The Canadian Food Inspection Agency Employee Survey was a census. Each member of the target audience received a paper questionnaire to complete. The survey was anonymous; that is, the respondent's name or other identification was not required on the questionnaire.

The CFIA was responsible for distributing the questionnaires to its employees. The agency was given the choice to have their questionnaires delivered to one location or to give Statistics Canada a list of addresses and contacts for local distribution. The recommended target date for distribution of the questionnaires to all employees was September 20, 2006. However, the actual process was left to the discretion of the agency.

Once completed, the questionnaire was returned directly to Statistics Canada in a postage-paid return envelope. The established survey period was September 20 to November 15, 2006. The CFIA was asked to remind its employees to complete the survey and to return their questionnaires as soon as possible.

View the Questionnaire(s) and reporting guide(s) .

Error detection

The data capture of the approximately 3,350 questionnaires received was done between October and December 2006. The data were captured using imaging and automated data entry technology. A small proportion of questionnaires, those that could not be read by the optical scanners, were captured using heads-down keying by experienced operators. Standard quality control measures were used to verify the error rate of the capture operations. For the Canadian Food Inspection Agency Employee Survey, based on the quality control sample that was selected, it was determined that the overall data capture error rate did not exceed 0.5%.

The data were processed by applying edit rules to identify missing, invalid or inconsistent data. Each question was examined to verify the presence of a valid code. If none was present then a "Not stated" response code of "9" was assigned. For example, an edit rule was applied that examined the flow of data from Question 102 to Question 103. Depending on the response to Question 102, superfluous data that did not respect the flow of data were eliminated.

As well, data inconsistencies were corrected.


No imputation is done for this statistical program.


The weight calculated for the Canadian Food Inspection Agency Employee Survey can be thought of as re-weighting the respondents so that the respondent and population distributions have the same overall distribution with respect to the occupational group. Simply put, if 20% of the employees in the agency are in a particular occupational group, then the weight ensures that this occupational group represents 20% of the number of respondents when tabulating the data. In other words, the weight compensates for the over and under representation of occupational groups. For occupational groups that were over represented, the weights are smaller than one. For occupational groups that were under represented, the weights are greater than one.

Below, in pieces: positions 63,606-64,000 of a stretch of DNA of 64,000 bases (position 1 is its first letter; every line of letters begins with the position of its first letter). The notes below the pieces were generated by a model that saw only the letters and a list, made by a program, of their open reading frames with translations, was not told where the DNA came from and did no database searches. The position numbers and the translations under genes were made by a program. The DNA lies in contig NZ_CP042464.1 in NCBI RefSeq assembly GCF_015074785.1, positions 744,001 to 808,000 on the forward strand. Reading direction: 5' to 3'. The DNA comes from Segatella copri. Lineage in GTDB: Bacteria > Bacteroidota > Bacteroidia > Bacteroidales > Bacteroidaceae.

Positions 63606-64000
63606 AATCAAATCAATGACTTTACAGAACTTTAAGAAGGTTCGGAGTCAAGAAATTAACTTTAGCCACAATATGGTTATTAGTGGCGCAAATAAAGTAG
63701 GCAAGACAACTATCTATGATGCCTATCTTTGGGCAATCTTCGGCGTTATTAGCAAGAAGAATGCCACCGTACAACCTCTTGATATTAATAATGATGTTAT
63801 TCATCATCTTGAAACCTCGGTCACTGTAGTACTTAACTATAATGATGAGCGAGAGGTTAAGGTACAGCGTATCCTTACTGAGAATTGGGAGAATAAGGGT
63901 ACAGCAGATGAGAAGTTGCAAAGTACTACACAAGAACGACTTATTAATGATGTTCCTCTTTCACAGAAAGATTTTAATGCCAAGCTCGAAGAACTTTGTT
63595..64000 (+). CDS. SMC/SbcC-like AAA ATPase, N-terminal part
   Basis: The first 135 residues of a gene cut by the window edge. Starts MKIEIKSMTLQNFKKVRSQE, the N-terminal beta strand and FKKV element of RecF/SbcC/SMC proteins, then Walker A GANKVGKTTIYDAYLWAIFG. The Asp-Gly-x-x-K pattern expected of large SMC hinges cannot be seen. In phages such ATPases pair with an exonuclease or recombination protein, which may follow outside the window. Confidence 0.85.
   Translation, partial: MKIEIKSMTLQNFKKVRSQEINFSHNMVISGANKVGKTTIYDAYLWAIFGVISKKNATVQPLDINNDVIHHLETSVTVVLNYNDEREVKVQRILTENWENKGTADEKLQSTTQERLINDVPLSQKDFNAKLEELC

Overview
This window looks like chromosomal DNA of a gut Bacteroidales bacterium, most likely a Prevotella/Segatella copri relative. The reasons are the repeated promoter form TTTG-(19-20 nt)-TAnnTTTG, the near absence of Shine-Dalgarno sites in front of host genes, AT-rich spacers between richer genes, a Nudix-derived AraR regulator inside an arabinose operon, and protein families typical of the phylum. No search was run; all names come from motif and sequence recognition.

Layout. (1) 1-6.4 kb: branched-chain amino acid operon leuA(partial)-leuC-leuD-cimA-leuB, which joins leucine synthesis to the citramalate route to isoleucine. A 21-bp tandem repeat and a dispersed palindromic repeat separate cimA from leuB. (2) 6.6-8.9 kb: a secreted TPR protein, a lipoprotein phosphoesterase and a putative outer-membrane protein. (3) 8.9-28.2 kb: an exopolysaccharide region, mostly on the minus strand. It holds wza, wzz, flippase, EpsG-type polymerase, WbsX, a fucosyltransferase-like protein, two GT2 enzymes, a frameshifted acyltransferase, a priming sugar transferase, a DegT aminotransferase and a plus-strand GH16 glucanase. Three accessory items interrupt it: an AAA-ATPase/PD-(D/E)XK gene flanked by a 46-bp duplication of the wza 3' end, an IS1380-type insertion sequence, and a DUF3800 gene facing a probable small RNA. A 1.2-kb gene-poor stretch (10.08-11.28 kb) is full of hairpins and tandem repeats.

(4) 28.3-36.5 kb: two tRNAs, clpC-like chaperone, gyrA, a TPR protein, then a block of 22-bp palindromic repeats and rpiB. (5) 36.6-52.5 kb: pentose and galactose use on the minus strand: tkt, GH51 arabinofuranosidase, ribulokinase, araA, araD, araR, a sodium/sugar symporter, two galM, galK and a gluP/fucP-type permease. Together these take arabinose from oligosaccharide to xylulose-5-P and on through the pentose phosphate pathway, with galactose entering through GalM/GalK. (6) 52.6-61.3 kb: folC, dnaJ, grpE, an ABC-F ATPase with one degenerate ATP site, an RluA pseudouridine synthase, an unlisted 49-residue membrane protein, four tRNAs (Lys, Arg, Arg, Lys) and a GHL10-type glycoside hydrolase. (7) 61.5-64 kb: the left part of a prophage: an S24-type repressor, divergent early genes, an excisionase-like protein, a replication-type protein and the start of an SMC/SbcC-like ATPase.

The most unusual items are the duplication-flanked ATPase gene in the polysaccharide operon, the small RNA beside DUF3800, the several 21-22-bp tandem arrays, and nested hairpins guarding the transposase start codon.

That is, if the weight is larger than one then each person represents, besides himself or herself, other persons who did not respond. This weight indicates that the occupational group was under represented within the agency. For example, if the weight is 2, each person represents 2 persons in the population.

The weighting step calculates this number for each record. This weight must be used to derive estimates from the microdata file.

For example, if the number of respondents who "Strongly agree" with the statement "I am proud of the work carried out in my work unit" is to be calculated, it is done by selecting the records for those respondents (Q33 = 1) and summing the weights.

Note that the sum of the weights is equal to the total number of responses. That is, the weights do not sum to the population counts. Therefore, when releasing demographic estimates no statements to that effect can be made.

Quality evaluation

The Canadian Food Inspection Agency Employee Survey is a census and therefore, there is no error due to sampling. However, the survey is subject to non-sampling errors such as non-response or other non-sampling errors that may occur at almost every phase of a survey operation. Respondents may make errors in answering questions, the answers may be incorrectly captured and errors may be introduced in the processing and tabulation of the data.

Quality assurance and control methods were implemented according to Statistics Canada's standard practices at each step of the data collection and processing cycle to monitor the quality of the data. These measures included focus group testing of the PSES questionnaire to detect problems of questionnaire design or misunderstanding of instructions, and using edit rules designed to detect missing, invalid or inconsistent data.

Disclosure control

Statistics Canada is prohibited by law from releasing any information it collects which could identify any person, business, or organization, unless consent has been given by the respondent or as permitted by the Statistics Act. Various confidentiality rules are applied to all data that are released or published to prevent the publication or disclosure of any information deemed confidential. If necessary, data are suppressed to prevent direct or residual disclosure of identifiable data.

No public use microdata file will be produced by Statistics Canada and data will not be made available through the Data Liberation Initiative (DLI).

Revisions and seasonal adjustment

This methodology does not apply to this survey.

Data accuracy

The target population for 2006 consisted of 6,280 individuals. The overall response rate for the 2006 Canadian Food Inspection Agency Employee Survey was 54%.